Prepare yourself before viewing the historical In Memoriam exhibition, particularly if you are with young children; the display is deeply moving, and can cause distress for some.
A forest of trees surround two square, sunken pools. These are the footprints of the two World Trade Centre towers that were destroyed in the devastating terrorist attack of 9/11: designed by Michael Arad of Handel Architects, who won a competition to create the memorial, they are a powerful commemoration of the nearly 3,000 who lost their lives in the greatest tragedy to hit the United States in modern memory.
The memorial was opened in 2011, one day after the tenth anniversary of the attacks. The trees are swamp white oaks, which will live and grow here for around 350 years; one, the Survivor Tree, is a callery pear which was found at Ground Zero having survived the devastation and was preserved for replanting. The huge twin pools are edged with bronze panels, inscribed with the name of every victim of the attacks in 2001 and of the earlier World Trade Center bombing in 1995.
Adjoining this tranquil plaza is a museum, dedicated to images, artifacts and oral histories of the people who were killed, and the impact on their families, friends and colleagues; both the immediate aftermath and longer term effects of 9/11 are thoughtfully examined. The deconstructivist design of the museum's pavilion references the collapse of the towers; also contained within are objects from Ground Zero including damaged emergency vehicles, and pieces of metal from the destroyed buildings.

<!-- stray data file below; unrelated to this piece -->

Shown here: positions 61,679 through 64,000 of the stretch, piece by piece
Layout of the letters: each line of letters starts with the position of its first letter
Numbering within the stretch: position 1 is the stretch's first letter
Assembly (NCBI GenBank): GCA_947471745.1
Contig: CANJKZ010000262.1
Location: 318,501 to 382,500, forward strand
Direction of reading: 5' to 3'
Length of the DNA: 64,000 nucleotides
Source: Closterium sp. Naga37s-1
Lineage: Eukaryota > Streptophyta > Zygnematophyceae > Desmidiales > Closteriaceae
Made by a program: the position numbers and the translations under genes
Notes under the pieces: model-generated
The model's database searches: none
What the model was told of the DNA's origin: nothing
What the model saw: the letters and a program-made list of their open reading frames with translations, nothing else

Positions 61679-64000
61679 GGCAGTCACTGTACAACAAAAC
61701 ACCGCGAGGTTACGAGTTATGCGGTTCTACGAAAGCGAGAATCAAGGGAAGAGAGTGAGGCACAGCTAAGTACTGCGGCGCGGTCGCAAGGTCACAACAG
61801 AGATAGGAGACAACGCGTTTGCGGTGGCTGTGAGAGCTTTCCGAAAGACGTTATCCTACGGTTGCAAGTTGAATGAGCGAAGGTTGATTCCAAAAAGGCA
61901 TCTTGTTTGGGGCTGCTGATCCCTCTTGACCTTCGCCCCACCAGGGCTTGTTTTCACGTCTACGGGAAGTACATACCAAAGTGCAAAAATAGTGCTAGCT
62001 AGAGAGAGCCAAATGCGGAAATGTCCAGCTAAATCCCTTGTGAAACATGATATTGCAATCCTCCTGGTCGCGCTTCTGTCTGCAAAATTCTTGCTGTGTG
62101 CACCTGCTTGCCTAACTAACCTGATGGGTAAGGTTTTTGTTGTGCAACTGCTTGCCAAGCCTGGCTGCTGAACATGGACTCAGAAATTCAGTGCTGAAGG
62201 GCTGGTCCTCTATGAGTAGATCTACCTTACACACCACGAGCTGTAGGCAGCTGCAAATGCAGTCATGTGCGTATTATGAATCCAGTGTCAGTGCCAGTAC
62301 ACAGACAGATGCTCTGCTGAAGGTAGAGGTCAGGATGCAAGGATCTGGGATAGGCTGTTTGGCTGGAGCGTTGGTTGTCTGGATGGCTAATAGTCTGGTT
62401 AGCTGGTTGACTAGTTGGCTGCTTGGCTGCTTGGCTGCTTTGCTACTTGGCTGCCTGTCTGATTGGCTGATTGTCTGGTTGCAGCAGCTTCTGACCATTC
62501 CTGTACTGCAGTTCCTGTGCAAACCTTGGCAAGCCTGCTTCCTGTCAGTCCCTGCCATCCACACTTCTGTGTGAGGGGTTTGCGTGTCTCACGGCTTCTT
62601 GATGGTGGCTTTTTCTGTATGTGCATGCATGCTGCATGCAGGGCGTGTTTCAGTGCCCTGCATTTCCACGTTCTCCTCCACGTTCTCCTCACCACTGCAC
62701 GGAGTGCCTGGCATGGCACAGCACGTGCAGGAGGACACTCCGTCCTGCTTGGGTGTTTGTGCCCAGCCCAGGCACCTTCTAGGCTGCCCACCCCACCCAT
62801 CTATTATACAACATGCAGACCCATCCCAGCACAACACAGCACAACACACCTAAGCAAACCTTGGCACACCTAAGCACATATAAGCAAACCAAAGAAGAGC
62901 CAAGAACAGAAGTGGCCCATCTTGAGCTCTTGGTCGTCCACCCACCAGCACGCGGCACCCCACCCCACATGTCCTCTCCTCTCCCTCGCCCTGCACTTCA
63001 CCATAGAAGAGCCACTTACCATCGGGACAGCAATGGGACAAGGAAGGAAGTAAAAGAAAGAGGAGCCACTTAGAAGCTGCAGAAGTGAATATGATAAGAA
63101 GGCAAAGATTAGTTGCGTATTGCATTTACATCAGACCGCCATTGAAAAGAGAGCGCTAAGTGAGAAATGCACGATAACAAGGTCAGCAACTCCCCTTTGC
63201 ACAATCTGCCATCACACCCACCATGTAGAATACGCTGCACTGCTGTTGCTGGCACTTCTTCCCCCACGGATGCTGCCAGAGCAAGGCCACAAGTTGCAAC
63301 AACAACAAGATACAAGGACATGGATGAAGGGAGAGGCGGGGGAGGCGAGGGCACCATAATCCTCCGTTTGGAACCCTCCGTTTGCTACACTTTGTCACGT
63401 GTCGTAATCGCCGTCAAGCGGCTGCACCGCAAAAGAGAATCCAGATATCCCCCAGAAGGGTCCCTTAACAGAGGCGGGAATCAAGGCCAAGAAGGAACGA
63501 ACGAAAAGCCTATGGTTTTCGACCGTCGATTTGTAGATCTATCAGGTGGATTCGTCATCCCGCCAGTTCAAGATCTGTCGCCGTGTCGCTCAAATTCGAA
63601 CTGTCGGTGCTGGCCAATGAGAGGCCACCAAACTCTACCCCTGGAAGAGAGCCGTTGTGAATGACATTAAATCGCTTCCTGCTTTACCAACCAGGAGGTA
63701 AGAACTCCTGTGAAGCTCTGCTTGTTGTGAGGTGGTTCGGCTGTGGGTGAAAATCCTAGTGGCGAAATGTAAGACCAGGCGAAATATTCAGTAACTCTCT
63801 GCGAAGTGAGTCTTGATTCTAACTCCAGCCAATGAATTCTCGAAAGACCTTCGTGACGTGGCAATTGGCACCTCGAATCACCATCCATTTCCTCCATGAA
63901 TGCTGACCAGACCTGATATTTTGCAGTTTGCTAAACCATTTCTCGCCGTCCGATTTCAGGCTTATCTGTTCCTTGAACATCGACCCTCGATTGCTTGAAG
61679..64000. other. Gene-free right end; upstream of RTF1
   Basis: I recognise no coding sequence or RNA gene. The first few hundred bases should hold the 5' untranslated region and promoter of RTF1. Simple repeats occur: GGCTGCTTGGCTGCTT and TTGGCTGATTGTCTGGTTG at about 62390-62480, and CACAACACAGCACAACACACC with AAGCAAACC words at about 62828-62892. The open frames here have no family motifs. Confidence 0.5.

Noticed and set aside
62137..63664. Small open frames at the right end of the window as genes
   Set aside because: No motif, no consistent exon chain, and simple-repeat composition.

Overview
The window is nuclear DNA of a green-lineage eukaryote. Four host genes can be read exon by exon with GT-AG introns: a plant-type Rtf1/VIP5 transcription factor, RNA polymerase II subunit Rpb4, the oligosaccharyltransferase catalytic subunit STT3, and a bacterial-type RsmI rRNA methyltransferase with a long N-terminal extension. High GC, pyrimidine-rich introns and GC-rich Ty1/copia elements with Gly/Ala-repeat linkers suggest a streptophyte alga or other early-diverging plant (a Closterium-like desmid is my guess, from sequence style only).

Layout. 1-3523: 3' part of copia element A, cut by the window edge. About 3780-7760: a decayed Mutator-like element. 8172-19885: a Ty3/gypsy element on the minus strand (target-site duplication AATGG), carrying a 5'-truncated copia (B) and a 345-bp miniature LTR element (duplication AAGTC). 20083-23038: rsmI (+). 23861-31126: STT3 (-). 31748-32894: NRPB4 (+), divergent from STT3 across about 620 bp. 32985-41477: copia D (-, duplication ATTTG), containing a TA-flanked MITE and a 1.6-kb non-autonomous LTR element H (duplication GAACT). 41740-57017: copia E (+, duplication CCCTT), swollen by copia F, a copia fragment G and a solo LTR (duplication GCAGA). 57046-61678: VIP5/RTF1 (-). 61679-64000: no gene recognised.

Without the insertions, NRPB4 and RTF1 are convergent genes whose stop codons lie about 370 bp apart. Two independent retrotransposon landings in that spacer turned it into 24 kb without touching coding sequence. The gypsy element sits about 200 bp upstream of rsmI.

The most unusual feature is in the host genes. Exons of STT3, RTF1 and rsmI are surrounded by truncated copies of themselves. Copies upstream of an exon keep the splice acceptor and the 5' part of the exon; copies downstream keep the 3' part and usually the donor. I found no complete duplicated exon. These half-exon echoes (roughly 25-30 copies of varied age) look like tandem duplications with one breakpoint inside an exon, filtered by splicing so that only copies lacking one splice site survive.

Photographs of every victim are included alongside photographs of the wreckage and accounts of those who responded at the scene; the exhibits are carefully designed to provoke reflection and memory without distressing the families of victims and first responders. The museum opened in 2014, since when it has already seen over 4 million visitors; more than 22 million people have visited the memorial since 2011. This powerful site will not allow those who died to be forgotten, even as America's wounds slowly heal.
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